(Bloomberg) — Indonesia’s police detained thousands of protesters against the newly passed omnibus law, according to state news agency Antara, amid concern the gatherings could worsen the virus outbreak.
Students and workers held strikes and demonstrations across the country this week to reject the new law aimed at cutting red tape to boost investments, saying the bill would erode labor rights and environmental protection. President Joko Widodo defended the bill, saying the protests were fueled by “disinformation.”
Protestors throw rocks at a burning bus station in the city center in Jakarta, Indonesia on Oct. 8.
Photographer: Ed Wray/Getty Images
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Of the 3,862 people detained, 145 tested positive for the coronavirus, Antara reported, citing police spokesman Argo Yuwono.
The world’s fourth-most populous country is still struggling to contain
Workers in Indonesia are protesting for the third straight day after a new job creation law was passed this week.
Thousands have taken part in strikes and demonstrations in several cities, with hundreds detained by the police.
Protesters are worried that the so-called “omnibus law” will hurt both workers and the environment.
But the government says the changes are needed to help its economy which has been hit hard by the Covid-19 pandemic.
Demonstrations have gathered steam in the capital Jakarta and other cities such as Bandung on Wednesday and Thursday, after relatively peaceful protests earlier in the week.
Indonesian police detained at least 400 protesters, including some who were allegedly armed with molotov cocktails and sharp weapons.
The bill, which is over 1,000 pages long and amends 79 existing laws, was passed on Monday with the support
Bandung and Jakarta, Indonesia
Thousands of Indonesian students and workers protested on Wednesday against a new law they say will cripple labor rights and harm the environment, with some clashing with police.
The new Job Creation Law, which was approved Monday, is expected to bring radical changes to Indonesia’s labor system and natural resources management. It amended 79 previous laws, including the Labor Law, the Spatial Planning Law, and Environmental Management Law.
It is intended to improve bureaucratic efficiency and cut red tape as part of efforts by President Joko Widodo’s administration to attract more investment in the vast archipelago nation, home to more than 270 million people. Supporters of the law say it will increase employment at a time when a recession looms and when Indonesia is competitively falling behind other Southeast Asian countries.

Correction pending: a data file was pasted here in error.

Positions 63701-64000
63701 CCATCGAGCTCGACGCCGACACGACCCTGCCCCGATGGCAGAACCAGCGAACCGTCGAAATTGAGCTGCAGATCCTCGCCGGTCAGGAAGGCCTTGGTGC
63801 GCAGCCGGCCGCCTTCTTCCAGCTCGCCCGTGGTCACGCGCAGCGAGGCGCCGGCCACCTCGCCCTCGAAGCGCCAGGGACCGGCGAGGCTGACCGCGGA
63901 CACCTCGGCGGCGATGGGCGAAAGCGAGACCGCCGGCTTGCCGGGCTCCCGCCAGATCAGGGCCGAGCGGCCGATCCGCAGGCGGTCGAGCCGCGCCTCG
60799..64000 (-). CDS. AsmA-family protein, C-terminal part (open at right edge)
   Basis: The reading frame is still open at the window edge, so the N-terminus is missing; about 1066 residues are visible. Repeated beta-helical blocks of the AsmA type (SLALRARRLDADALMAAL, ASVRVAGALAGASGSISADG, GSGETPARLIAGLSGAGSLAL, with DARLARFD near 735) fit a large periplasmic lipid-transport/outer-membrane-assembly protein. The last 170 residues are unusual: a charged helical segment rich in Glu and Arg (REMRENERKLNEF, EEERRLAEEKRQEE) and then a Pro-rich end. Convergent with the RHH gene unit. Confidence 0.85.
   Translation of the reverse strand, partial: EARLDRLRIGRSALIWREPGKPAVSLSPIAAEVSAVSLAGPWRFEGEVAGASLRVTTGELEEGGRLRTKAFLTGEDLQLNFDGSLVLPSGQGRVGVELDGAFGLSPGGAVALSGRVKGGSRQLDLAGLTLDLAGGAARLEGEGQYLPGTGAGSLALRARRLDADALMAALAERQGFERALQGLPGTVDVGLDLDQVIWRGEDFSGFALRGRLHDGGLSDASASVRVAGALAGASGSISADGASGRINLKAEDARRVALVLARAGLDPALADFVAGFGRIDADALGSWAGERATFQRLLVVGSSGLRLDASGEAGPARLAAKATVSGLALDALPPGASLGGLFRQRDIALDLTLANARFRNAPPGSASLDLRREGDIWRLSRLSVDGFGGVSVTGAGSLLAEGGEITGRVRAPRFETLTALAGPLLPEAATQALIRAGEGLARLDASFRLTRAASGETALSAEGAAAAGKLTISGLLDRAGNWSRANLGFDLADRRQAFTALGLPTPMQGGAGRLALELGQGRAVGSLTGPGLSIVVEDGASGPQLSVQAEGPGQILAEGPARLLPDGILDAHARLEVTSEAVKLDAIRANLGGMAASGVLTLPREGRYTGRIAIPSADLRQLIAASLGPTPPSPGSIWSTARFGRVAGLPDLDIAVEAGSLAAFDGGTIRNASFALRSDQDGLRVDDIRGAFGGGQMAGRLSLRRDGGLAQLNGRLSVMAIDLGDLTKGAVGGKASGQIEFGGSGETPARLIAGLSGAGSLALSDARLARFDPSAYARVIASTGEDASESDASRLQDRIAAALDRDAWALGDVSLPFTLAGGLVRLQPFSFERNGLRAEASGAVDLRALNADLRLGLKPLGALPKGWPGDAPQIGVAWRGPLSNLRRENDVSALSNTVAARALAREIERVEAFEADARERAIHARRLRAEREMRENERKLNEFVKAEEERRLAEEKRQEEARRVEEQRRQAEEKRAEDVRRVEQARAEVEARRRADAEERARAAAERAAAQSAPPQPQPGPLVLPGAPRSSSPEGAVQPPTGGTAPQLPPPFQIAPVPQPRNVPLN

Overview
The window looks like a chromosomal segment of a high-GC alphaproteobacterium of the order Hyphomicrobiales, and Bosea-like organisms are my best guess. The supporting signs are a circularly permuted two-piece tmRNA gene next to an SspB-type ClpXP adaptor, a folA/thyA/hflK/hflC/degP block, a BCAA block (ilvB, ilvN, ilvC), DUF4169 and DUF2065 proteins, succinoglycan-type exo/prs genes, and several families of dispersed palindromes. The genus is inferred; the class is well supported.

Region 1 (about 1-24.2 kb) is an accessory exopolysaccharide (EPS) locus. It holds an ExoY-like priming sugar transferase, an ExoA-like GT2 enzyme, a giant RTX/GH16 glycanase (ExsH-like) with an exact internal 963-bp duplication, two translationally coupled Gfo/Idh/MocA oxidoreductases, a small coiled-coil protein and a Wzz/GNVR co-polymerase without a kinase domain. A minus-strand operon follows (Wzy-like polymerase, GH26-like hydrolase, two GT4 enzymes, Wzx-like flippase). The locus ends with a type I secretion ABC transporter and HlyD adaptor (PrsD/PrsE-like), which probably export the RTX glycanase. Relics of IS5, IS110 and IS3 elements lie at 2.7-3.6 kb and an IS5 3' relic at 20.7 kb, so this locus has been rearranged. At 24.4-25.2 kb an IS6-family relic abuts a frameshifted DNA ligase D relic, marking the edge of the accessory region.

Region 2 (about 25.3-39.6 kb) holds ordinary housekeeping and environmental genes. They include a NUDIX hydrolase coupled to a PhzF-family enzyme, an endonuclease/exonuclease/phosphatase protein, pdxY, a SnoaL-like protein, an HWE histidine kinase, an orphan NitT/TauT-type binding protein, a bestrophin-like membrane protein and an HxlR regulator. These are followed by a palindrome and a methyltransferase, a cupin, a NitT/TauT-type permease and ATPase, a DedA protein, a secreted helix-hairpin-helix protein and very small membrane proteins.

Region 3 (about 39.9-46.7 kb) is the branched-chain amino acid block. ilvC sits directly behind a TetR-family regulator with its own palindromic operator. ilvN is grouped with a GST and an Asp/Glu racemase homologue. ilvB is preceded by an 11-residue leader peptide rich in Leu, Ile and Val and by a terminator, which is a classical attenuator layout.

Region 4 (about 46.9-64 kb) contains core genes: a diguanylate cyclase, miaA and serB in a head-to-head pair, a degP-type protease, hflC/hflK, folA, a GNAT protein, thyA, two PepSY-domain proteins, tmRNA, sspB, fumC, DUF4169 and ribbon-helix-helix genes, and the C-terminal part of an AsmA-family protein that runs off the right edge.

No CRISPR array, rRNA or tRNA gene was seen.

Seven parties in the House of Representatives approved the legislation while two others rejected it,
BANDUNG, Indonesia (AP) — Thousands of Indonesian students and workers protested on Wednesday against a new law they say will cripple labor rights and harm the environment, with some clashing with police.
Authorities in Bandung, the capital of West Java province, blocked streets leading to the local parliament building and city hall, where clashes between rock-throwing students and riot police broke out late Tuesday when police tried to disperse the protesters.
By Agustinus Beo Da Costa
JAKARTA (Reuters) – Indonesian police arrested 23 protesters in two industrial areas of Java island, using tear gas and water cannon as thousands across the country demonstrated against a new jobs law that critics say weakens worker rights and environmental regulation.
Edy Sumardi, a police spokesman in Banten on Java island, said on Wednesday that 14 demonstrators had been arrested in the province west of Jakarta during protests on Tuesday that continued into the evening.
Another police spokesman, Erdi Adrimulan Chaniago, said a further nine had been arrested in the city of Bandung, West Java. He said authorities would monitor factories and university campuses in case of further demonstrations.
The sweeping new legislation, passed into law by parliament on Monday, has been championed by the government of President Joko Widodo as key to boosting the competitiveness of Southeast Asia’s largest economy, hit hard by the
SOFIA, BULGARIAOCTOBER 3, 2020SOURCE: AFPTV
1. Wide shot protesters march to the old parliament headquarters in downtown Sofia during anti-government protest2. Mid shot protester waves Bulgarian flags as he takes part in anti-government protests in the capital Sofia3. Wide shot protesters wave Bulgarian flags and shout slogans as they take part in anti-government protests in the capital Sofia4. Mid shot man beats a drum as he takes part in anti-government protests in the capital Sofia5. Close-up shot protesters watch a caricature of Boyko Borissov projected on the facade of the Bulgarian parliament6. Wide shot protesters shout slogans and wave Bulgarian flags during anti-government protest in front of the Aleksandar Nevski cathedral in downtown Sofia7. Wide shot protesters march next to the Aleksandar Nevski cathedral in downtown Sofia during anti-government protest8. Mid shot protesters march next to the Aleksandar Nevski cathedral in downtown Sofia during anti-government protest9. Close-up protesters wave